Report Finds Off-Label Use of Atypical Antipsychotic Drugs Not Supported By Evidence for Some Conditions
Electronic Newsletter, Issue 325
For patients age 40 and over with chronic obstructive pulmonary disease (COPD), hospital readmissions within 30 days of initial treatment were 30 percent higher among blacks than Hispanics or Asians and Pacific Islanders and about 9 percent higher than among whites in 2008. [Source: Agency for Healthcare Research and Quality, HCUP Statistical Brief #121: Readmissions for Chronic Obstructive Pulmonary Disease, 2008.]
- Report finds off-label use of atypical antipsychotic drugs not supported by evidence for some conditions
- AHRQ initiative encourages better two-way communication between clinicians and patients
- New guides compare benefits and risks of GERD treatments
- Patient-Centered Outcomes Research Institute announces $26 million pilot projects grant program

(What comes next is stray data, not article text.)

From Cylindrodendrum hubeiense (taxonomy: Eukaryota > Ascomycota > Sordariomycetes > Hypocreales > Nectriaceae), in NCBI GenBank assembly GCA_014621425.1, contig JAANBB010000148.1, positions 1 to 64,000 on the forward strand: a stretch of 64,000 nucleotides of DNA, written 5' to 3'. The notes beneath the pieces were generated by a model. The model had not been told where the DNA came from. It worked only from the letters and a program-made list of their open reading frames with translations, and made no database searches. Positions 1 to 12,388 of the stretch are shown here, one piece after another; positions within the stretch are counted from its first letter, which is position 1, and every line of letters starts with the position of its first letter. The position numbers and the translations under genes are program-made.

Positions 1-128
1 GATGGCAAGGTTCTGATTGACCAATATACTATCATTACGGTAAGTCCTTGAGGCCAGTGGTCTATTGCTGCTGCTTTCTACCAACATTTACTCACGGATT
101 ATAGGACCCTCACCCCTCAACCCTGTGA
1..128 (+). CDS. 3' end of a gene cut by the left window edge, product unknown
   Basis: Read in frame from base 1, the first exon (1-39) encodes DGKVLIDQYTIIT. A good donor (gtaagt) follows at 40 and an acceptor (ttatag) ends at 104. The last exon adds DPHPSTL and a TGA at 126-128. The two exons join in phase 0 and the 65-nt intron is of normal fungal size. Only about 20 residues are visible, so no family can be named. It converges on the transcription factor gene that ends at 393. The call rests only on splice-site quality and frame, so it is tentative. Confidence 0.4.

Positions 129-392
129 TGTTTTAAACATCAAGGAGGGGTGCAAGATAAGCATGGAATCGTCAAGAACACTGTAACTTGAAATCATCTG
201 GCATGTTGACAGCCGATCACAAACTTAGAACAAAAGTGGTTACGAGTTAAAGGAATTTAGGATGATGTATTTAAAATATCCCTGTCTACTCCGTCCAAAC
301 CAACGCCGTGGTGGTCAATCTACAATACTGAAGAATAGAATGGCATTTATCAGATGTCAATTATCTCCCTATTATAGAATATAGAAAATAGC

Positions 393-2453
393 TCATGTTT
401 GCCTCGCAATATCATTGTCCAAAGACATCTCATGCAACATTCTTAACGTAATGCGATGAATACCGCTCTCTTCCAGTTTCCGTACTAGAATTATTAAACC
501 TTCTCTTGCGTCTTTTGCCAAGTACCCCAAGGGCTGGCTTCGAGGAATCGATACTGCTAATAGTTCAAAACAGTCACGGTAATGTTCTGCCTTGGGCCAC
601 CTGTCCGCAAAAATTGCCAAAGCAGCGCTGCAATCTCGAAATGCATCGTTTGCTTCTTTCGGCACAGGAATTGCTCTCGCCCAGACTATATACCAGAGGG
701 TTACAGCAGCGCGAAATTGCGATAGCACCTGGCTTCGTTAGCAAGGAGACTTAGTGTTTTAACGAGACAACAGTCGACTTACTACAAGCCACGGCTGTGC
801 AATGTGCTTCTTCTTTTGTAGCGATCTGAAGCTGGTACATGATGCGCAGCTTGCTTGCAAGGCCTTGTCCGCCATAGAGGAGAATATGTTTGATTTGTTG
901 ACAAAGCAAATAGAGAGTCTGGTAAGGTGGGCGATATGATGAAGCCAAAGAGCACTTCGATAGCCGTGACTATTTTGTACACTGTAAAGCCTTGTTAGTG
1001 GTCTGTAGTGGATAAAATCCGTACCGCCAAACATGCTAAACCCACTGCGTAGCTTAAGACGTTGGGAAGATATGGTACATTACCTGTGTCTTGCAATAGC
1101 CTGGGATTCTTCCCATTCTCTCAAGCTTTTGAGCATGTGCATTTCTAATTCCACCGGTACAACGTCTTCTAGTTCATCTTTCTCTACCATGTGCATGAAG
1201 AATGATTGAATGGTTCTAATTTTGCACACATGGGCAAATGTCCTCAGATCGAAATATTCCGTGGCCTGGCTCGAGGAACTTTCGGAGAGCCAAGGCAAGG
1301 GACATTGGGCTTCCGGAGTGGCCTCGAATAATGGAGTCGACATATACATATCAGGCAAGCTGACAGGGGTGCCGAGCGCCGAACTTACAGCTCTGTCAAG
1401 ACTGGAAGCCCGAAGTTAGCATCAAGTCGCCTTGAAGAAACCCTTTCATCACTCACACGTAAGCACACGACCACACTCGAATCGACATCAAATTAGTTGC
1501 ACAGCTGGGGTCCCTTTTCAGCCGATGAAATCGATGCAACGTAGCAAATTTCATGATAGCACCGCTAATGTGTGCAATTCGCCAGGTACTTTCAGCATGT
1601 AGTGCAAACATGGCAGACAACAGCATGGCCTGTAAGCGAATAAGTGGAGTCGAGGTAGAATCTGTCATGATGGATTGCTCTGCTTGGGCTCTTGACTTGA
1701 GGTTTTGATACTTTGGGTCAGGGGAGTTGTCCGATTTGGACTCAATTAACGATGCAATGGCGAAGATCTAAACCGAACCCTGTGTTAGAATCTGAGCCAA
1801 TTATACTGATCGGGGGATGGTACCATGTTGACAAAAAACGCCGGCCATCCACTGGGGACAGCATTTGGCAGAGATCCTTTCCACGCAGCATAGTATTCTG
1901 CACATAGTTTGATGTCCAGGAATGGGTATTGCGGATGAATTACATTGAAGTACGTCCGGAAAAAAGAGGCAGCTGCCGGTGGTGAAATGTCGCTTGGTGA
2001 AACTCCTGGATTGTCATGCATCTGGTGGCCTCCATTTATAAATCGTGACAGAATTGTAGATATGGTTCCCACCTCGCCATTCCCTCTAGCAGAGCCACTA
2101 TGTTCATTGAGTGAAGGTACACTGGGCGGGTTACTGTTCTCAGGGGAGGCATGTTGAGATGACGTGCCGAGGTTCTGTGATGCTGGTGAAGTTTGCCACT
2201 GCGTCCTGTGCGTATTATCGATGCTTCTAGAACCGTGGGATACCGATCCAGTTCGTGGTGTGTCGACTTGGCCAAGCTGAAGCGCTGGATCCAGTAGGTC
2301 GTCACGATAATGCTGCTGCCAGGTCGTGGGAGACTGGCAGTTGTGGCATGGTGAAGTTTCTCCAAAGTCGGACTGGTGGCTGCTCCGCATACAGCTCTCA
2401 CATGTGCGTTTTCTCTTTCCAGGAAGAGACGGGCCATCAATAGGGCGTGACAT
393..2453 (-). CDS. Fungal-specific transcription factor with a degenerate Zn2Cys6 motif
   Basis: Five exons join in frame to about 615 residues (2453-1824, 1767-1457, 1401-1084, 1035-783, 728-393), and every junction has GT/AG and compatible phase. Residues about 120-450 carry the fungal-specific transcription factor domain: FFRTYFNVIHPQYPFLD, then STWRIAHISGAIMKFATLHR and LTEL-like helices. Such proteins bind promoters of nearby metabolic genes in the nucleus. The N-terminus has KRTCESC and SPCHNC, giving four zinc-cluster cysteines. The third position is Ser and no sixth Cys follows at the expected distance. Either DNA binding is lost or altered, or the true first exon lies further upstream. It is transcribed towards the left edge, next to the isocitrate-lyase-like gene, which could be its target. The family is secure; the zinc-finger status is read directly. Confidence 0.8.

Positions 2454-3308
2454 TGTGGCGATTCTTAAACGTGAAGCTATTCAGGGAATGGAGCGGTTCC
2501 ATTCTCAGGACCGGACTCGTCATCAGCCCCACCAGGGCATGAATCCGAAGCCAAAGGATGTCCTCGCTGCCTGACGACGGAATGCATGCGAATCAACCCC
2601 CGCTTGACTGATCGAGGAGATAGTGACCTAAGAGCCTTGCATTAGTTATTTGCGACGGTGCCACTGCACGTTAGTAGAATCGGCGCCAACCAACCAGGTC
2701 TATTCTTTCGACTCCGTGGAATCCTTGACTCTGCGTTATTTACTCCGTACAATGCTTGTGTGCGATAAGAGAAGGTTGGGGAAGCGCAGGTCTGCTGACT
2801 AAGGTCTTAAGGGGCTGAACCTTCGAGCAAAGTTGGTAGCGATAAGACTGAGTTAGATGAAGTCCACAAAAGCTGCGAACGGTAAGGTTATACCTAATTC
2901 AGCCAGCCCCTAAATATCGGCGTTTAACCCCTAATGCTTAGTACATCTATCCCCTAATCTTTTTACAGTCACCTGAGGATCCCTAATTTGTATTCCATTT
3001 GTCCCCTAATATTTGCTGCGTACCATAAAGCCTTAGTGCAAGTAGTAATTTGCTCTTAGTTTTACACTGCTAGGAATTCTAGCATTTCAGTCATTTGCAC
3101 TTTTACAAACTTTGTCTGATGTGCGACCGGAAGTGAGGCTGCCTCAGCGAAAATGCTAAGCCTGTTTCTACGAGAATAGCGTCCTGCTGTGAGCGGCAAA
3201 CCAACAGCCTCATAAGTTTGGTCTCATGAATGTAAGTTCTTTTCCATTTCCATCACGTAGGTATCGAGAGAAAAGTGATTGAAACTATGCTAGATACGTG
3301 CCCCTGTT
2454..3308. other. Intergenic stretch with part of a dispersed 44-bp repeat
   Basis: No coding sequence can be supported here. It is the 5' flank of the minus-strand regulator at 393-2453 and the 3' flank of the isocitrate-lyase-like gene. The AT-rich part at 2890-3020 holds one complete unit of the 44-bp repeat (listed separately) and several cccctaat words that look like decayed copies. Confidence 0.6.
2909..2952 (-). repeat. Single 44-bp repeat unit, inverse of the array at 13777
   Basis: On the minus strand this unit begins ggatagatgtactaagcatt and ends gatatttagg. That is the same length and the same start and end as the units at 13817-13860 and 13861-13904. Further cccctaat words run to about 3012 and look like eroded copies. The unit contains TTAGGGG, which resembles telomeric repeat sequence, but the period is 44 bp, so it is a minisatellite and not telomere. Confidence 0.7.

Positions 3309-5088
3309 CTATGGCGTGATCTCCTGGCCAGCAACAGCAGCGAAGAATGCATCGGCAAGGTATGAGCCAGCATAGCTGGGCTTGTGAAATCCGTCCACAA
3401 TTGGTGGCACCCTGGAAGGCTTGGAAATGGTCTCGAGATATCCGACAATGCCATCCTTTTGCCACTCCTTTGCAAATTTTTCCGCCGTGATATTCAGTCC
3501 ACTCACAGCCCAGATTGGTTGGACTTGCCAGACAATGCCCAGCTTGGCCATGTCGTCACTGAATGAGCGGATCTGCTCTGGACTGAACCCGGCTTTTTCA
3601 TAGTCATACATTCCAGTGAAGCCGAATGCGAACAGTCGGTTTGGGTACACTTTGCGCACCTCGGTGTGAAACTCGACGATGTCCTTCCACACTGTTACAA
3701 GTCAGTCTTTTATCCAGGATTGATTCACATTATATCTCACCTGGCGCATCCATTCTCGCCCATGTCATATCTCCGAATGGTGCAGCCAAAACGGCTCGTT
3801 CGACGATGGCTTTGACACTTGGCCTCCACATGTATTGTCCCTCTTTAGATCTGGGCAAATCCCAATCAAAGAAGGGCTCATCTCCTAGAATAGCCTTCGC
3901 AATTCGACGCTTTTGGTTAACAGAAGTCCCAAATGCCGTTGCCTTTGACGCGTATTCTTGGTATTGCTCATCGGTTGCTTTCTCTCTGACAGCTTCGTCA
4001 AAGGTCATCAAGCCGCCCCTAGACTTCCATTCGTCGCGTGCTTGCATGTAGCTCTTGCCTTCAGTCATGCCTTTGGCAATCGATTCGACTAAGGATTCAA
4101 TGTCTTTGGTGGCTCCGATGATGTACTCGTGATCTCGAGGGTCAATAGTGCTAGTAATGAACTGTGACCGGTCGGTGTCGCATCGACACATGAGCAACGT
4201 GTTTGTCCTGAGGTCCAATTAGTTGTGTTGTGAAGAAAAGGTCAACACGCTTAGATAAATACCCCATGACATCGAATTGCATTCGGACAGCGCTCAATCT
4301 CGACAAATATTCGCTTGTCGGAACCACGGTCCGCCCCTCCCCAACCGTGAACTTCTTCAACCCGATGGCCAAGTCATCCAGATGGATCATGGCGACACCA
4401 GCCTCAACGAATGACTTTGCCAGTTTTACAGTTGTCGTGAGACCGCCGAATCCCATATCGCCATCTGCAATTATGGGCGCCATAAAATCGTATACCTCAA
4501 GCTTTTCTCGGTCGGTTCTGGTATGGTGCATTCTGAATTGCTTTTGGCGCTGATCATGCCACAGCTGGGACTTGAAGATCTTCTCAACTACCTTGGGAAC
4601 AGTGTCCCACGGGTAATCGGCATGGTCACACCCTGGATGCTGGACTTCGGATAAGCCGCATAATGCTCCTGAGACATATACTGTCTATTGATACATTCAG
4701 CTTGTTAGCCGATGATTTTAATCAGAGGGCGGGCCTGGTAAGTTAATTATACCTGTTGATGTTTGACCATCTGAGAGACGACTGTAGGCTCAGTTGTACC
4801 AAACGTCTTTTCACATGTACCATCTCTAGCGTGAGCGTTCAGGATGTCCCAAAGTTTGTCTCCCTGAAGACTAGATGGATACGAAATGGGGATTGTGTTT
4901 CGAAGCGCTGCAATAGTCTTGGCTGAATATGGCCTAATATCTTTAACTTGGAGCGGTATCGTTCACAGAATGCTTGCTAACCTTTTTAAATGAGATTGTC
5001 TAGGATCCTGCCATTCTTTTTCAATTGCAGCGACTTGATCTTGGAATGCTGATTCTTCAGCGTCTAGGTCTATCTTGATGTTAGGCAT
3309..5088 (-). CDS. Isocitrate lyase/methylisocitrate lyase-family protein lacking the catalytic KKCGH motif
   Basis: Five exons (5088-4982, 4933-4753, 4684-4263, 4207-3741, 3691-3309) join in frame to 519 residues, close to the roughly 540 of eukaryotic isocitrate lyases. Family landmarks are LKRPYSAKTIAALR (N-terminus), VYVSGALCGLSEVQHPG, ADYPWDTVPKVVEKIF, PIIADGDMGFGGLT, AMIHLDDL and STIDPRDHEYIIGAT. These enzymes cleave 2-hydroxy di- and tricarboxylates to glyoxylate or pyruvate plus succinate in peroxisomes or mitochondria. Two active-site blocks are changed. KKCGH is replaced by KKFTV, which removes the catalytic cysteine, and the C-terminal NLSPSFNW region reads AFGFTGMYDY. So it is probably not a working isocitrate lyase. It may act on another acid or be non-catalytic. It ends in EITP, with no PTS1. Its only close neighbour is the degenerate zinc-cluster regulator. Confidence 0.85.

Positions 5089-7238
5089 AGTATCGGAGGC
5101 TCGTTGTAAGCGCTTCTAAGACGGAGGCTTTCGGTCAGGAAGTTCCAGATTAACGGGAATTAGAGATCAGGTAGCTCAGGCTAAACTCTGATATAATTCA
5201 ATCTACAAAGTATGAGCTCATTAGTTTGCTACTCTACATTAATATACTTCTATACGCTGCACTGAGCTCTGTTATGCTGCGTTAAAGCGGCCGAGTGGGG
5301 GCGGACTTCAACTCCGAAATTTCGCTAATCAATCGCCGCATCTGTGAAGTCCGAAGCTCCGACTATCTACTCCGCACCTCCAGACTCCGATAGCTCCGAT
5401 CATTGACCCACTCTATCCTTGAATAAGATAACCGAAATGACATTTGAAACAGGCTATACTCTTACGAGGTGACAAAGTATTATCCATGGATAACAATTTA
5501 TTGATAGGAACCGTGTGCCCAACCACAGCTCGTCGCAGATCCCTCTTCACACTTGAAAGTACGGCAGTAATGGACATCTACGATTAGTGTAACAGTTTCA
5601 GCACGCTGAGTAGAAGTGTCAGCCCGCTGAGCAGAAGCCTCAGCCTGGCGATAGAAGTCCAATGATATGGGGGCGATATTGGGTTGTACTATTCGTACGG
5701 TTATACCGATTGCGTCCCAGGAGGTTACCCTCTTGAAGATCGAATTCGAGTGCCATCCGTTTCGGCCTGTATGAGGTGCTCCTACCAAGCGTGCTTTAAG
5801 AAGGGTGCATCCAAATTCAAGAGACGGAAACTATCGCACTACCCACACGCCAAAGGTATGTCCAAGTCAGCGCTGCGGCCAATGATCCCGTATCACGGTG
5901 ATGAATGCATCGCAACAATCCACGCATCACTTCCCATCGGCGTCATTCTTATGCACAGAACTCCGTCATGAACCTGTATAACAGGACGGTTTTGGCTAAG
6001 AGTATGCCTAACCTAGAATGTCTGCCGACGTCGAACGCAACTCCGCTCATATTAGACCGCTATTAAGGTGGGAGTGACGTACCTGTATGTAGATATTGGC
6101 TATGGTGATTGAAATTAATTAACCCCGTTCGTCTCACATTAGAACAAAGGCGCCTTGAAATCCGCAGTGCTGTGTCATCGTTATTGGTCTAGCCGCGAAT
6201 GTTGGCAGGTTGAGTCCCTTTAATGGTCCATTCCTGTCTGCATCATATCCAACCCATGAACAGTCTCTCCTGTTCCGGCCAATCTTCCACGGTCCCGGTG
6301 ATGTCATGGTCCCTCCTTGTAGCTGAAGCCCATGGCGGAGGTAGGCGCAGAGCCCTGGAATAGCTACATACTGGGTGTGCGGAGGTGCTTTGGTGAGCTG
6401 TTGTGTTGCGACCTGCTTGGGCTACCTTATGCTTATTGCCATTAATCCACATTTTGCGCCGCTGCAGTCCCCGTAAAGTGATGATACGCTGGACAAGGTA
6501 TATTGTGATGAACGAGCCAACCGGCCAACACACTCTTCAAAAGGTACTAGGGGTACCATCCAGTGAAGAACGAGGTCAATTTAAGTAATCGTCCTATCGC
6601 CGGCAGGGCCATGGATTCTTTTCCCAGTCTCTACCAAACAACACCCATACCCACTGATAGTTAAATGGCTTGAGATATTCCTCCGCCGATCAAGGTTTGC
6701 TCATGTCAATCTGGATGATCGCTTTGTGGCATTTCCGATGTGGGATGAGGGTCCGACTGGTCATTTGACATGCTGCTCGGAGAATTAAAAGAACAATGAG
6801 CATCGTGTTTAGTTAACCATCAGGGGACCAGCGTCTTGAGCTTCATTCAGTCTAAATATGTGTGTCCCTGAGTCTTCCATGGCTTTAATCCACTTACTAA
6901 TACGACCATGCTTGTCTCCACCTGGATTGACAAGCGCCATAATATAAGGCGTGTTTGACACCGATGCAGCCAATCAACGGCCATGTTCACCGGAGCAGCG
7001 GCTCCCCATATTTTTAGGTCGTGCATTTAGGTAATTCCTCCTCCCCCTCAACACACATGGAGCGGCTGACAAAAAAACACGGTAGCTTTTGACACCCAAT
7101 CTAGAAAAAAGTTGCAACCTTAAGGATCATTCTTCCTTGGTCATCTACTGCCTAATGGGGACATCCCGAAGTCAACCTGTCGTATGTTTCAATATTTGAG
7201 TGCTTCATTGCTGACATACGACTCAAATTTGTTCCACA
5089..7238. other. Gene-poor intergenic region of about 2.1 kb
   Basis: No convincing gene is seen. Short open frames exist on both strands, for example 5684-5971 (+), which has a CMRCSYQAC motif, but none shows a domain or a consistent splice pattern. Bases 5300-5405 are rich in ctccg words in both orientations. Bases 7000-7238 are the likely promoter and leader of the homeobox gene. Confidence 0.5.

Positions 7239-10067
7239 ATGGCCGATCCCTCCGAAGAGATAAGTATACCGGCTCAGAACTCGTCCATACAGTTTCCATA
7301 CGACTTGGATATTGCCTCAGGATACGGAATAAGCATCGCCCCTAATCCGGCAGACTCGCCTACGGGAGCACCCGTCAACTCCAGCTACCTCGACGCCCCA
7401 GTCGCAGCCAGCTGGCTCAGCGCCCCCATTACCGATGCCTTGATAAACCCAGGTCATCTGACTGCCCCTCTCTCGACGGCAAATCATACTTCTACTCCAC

- Statement by Secretary Sebelius on National Sickly Cell Disease awareness month
- Report finds DMARDs effective in treating juvenile arthritis
- AHRQ addresses inconsistent provider performance scores
- AHRQ-funded projects focus on improving patient safety through simulation research
- New interactive decision aid for men with clinically localized prostate cancer
- AHRQ's Innovations Exchange focuses on smoking cessation programs
- Highlights from most recent monthly newsletter
- AHRQ in the professional literature
1. Report finds off-label use of atypical antipsychotic drugs not supported by evidence for some conditions